Do the same thing with your computer by using an app that runs in the background like RescueTime. You may find yourself disappointed in the way you’ve spent your time, which should act as motivation to try harder next time.

5. Show Up Early

If you have a job that you have to be at anyway, why not show up a few minutes early and use the time to chip away at some of your important tasks. Showing up early puts you where you need to be when the time for work comes, but it’s also a convenient way to open up productivity time, because even a small amount of time can help you to be more productive if you use it wisely and remain focused.

6. Practice the Two Minute Rule

This small simple hack has been suggested by David Allen, the author of the highly popular book about productivity Getting Things Done.

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Here’s what it comes down to: when you know you can perform a task in two minutes or less, you should do it immediately. This makes sense. Why save something that will only take you a couple minutes for later? Get it out of the way so that you’ll have more time later for the more time-consuming tasks on your list.

7. Automate What You Can

Many people have discovered the web automation service IFTTT (If This Then That) to automate some of the tasks they go through each day. IFTTT uses “recipes” to set triggers and the results that follow those triggers.

For example, if you miss a call, you can use a recipe to have a reminder created that will alert you later on to return the call. You could have your daily task list emailed to you at a certain time each morning to get you mentally oriented for the day’s tasks or have the Tweets you favorite during your downtime saved to your Evernote for viewing later.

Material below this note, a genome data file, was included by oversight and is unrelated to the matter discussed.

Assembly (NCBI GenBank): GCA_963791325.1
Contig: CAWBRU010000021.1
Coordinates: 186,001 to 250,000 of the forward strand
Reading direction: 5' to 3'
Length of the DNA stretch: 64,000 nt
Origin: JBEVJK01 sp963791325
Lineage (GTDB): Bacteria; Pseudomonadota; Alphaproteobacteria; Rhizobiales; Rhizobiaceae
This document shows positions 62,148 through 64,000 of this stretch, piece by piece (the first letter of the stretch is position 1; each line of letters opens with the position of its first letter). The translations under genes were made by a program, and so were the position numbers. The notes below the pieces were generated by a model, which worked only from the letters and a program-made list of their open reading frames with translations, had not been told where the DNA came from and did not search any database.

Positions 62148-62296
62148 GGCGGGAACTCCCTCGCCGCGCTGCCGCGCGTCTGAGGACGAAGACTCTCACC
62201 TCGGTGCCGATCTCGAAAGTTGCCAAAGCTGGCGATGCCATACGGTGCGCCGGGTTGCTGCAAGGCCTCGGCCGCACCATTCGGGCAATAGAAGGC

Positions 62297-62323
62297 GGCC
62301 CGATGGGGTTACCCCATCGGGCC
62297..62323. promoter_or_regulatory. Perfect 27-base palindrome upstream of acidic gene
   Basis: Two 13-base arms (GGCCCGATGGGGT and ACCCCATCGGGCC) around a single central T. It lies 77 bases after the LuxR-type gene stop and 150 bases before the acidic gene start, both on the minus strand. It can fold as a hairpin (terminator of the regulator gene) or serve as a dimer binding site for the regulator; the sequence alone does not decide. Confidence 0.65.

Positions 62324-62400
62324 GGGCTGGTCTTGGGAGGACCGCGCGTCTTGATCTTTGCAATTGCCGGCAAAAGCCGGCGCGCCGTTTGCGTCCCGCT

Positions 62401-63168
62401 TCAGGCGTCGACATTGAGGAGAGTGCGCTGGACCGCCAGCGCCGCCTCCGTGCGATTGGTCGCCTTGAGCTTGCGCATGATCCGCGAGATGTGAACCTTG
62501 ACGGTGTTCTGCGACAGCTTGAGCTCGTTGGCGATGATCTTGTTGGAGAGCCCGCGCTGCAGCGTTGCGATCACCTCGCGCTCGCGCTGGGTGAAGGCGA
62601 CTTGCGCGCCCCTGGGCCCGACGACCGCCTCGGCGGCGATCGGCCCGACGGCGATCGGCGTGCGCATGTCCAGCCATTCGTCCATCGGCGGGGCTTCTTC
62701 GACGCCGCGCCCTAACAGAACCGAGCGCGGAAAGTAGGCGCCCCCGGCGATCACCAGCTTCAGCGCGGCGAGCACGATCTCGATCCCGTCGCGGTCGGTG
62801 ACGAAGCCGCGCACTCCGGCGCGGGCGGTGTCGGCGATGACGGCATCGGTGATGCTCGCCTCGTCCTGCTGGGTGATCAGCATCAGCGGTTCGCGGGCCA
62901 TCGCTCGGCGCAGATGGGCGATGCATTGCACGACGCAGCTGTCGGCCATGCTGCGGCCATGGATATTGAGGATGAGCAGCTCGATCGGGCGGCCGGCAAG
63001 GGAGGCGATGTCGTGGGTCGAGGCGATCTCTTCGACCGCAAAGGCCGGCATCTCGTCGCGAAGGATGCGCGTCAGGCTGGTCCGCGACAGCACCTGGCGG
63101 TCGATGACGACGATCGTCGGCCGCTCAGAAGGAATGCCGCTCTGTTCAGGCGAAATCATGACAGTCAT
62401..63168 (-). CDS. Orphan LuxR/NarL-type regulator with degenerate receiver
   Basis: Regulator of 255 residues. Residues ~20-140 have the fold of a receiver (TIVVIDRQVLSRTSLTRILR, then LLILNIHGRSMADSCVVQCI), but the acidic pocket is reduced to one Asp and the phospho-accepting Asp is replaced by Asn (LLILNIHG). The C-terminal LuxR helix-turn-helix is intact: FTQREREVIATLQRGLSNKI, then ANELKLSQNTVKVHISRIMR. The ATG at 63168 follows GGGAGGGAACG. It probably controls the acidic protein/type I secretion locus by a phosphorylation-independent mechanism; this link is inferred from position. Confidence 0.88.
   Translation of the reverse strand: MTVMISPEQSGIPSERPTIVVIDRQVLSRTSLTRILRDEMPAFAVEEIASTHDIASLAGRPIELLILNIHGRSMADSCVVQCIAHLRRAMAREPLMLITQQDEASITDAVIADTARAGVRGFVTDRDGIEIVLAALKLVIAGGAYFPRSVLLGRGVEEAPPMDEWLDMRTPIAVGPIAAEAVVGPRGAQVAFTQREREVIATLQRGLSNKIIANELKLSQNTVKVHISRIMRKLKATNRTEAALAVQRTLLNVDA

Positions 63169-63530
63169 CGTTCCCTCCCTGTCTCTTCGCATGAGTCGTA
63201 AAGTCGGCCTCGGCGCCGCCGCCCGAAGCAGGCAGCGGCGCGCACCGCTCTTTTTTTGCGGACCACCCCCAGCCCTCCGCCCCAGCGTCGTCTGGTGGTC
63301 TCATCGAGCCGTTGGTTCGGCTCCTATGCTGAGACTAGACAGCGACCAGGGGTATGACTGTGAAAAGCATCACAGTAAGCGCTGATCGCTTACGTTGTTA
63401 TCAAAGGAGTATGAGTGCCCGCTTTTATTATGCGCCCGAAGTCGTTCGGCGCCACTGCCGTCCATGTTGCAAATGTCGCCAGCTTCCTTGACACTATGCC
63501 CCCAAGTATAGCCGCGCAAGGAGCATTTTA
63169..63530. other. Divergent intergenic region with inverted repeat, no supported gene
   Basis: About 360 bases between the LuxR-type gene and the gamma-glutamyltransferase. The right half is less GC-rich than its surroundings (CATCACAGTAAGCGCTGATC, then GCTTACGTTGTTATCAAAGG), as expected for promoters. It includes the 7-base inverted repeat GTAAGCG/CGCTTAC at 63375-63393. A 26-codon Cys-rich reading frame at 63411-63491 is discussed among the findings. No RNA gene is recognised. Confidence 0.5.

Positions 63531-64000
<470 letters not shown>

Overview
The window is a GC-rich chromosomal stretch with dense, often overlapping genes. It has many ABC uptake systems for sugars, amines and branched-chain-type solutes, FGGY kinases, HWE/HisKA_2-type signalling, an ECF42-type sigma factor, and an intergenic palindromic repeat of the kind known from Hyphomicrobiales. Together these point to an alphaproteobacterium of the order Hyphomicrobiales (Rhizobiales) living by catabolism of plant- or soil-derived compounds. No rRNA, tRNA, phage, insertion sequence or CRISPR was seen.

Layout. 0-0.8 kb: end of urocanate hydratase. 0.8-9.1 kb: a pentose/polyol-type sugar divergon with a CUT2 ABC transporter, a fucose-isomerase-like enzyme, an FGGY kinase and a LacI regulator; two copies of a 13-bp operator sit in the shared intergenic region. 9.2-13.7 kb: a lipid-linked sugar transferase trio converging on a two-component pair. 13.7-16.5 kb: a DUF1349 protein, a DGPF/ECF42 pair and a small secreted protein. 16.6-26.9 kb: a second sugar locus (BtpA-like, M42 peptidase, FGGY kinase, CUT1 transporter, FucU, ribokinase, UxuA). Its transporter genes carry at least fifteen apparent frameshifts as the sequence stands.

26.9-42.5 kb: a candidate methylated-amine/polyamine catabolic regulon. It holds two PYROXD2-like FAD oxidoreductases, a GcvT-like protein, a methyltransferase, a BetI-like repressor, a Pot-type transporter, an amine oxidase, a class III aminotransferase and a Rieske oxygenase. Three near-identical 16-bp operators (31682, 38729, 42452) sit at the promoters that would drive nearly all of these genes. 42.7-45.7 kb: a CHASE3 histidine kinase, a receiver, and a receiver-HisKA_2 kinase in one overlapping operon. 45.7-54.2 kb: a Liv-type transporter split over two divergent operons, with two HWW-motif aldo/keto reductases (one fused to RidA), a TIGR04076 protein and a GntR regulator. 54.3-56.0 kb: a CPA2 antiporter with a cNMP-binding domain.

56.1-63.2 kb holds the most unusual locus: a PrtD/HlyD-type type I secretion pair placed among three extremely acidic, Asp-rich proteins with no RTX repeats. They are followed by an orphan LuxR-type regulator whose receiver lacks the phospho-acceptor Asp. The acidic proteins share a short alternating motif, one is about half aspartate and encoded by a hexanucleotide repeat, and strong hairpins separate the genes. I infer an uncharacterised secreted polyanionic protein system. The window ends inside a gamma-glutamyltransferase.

The key to making automation work is to try some different recipes and see what works for you.

8. Write it Down

One of the most simple hacks you can begin practicing today is to write things down. In fact, it’s one of the key factors that Sir Richard Branson, the founder of Virgin Group, attributes to his personal and professional success.

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The act of writing things down, such a list of the tasks we have to accomplish or the processes we have to go through, helps your brain to more easily keep those things in mind as you’re working toward your goals.

9. Learn to Say No

If not every task on your plate is equally important and you discover that some tasks just aren’t worth the time you have available, don’t just do everything anyway.

One of the most powerful things you can ever do is to learn the fine art of saying no. If a task doesn’t help you to be productive and reach your personal or professional goals, why put it on your list?

10. Take Time to Recharge

Don’t underestimate the value of a good night’s sleep. When you work yourself late into the night trying to get tasks completed, you only rob yourself of the ability to give the next day’s tasks your peak performance because you’re not properly rested.

Remember that not every task you do is equally important, and none of your tasks are worth losing valuable recharging time over. Start using some of these mini productivity hacks today and watch your productivity increase while your stress decreases.